Research study identifies 2 million attacks in 4 months on two campus routers

In the first research study empirically assessing the impact of information security in America’s colleges and universities, the ISAI team has confirmed that attacks on campus networks have increased or remained consistent with the previous year. Further, these attacks appear to be part of an ongoing and deliberate probe of academia’s networks. Since Fall 2004, the ISAI team has been investigating the unique vulnerabilities of higher education’s networks and its ramifications for public safety and security. Funded by the Department of Justice’s National Institute of Justice, this study involved 15 interviews and 72 survey responses of campus CSOs and IT Directors, as well as network analysis of two campus networks.

Survey results indicate a great deal of progress in awareness and spending for information security on campus. Over three-fourths of participants indicated that their institution is “more prepared than two years ago” to defend against a major information security incident. However, about two-thirds of participants indicated the likelihood their networks may compromise individuals, other organizations, or critical infrastructure as moderate or low. When juxtaposed against the network analysis data, this idea is contradicted.

Network analysis, using a custom application of DShield.org, recorded almost two million attempted attacks violating the two participants’ firewall rules over just four months. Over ninety-five percent of attacks were inbound and involved database attacks, reconnaissance efforts, DDOS, and Internet vandalism. “These institutions are experiencing an extraordinary number of attacks, many of which are cutting-edge. This indicates we are facing sophisticated, focused adversaries,” stated Dr. Steffani Burd, the project’s Executive Director.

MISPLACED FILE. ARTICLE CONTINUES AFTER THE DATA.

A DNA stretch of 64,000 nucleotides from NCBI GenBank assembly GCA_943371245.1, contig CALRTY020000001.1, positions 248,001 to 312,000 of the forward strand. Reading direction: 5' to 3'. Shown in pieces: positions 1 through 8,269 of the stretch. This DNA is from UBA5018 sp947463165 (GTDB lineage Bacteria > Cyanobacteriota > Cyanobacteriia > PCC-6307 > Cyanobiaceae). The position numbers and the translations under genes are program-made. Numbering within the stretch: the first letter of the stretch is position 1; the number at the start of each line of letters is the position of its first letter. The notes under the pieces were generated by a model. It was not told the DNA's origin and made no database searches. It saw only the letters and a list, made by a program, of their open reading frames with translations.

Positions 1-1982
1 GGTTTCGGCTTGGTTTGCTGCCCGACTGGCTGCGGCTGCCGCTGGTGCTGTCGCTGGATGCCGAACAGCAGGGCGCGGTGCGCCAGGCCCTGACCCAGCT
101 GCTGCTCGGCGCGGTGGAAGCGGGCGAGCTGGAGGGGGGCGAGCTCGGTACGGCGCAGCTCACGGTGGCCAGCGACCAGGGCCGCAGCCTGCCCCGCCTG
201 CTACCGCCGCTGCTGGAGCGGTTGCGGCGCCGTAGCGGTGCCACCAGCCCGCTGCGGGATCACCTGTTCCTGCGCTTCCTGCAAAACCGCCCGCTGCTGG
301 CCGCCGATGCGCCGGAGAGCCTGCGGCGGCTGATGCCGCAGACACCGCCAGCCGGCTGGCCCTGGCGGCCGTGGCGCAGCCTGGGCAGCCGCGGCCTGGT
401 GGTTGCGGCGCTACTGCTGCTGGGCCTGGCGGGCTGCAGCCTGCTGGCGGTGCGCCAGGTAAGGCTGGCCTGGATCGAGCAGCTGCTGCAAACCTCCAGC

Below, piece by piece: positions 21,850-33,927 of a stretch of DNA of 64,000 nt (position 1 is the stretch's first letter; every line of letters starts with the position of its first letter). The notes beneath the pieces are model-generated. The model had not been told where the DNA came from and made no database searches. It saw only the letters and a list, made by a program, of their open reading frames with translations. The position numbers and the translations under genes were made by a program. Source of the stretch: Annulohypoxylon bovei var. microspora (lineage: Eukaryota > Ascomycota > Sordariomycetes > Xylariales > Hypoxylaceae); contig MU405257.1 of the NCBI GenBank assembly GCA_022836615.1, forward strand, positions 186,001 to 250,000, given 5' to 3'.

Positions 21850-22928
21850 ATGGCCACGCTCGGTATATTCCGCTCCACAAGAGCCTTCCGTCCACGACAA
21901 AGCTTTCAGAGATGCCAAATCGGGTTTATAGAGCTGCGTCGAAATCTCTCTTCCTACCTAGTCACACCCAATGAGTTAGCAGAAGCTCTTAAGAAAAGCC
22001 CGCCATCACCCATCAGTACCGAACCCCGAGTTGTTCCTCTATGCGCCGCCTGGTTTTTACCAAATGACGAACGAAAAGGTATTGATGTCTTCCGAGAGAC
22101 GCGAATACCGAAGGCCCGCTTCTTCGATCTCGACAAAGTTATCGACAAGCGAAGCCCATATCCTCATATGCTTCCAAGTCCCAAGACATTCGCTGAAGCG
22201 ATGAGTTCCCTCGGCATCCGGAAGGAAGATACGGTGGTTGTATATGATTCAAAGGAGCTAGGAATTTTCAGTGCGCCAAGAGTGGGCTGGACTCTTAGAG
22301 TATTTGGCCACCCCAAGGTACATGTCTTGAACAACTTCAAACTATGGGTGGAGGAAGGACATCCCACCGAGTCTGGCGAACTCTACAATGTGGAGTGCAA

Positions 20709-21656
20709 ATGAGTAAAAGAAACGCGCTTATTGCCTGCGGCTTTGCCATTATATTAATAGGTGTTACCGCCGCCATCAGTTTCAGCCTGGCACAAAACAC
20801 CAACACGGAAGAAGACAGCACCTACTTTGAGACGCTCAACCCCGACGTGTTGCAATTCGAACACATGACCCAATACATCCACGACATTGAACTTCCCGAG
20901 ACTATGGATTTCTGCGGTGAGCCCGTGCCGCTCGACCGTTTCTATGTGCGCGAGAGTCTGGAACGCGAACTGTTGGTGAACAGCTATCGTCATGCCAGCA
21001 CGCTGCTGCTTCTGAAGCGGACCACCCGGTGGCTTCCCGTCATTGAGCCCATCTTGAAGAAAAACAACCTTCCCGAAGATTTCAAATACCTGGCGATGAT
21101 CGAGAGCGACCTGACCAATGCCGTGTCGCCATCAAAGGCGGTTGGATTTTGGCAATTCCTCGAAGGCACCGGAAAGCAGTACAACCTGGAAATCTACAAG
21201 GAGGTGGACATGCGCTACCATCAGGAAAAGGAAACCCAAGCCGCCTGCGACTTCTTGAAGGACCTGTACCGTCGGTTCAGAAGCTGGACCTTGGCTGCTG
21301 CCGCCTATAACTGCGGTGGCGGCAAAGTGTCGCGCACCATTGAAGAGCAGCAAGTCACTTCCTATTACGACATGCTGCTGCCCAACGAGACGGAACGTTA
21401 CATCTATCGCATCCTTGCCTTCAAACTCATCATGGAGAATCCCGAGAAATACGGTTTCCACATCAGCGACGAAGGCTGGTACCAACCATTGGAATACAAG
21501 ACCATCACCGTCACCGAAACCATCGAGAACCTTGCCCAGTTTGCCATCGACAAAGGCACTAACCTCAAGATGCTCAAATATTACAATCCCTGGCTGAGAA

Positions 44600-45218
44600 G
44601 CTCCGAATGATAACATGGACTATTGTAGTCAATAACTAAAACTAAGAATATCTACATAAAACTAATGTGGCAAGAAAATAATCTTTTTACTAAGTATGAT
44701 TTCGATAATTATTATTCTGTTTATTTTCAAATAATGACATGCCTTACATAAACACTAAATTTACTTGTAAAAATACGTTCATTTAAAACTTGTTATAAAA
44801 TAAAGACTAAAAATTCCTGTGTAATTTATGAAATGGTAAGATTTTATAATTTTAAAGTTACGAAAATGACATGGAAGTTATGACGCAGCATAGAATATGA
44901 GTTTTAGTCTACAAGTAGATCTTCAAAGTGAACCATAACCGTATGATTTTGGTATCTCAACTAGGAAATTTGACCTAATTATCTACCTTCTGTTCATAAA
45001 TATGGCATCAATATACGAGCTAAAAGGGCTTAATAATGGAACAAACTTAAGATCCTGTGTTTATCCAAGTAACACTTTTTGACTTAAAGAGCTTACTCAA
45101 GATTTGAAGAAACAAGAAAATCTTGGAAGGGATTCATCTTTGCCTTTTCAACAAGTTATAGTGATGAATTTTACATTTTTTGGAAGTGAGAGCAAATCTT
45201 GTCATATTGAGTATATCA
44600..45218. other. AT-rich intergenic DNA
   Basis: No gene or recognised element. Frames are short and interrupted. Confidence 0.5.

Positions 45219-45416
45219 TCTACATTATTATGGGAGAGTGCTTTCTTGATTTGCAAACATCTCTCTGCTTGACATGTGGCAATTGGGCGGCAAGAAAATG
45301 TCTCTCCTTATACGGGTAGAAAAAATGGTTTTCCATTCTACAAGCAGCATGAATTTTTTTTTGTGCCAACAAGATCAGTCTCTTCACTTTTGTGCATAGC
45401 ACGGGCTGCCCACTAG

Network analysis results also indicate high levels of international interactions. One hundred seventy three countries were associated with inbound attacks, most frequently the U.S., Korea, and China. Eighty-seven different countries were associated with outbound attacks from the participants, most frequently the U.S., Denmark, and Malaysia. “These attacks not only cause damage to networks, but may also be creating a vibrant black market around the world that may be funding other, more illicit activities in the physical world”, stated Scott Cherkin, the project’s Director of Strategic Development.

Based on this study’s results and other relevant research, the ISAI team developed a data-based roadmap of practical recommendations for policy and practice. This “Information Security Roadmap” uses a risk management approach focusing on high-impact challenges that are under the control of information security professionals. The next step in diagnosing whether higher education is truly disproportionately vulnerable is to perform this research across multiple sectors.

This project was supported by Grant No. 2004-IJ-CX-0045 awarded by the National Institute of Justice, Office of Justice Programs, US Department of Justice. Points of view in this document are those of the author and do not necessarily represent the official position or policies of the US Department of Justice.




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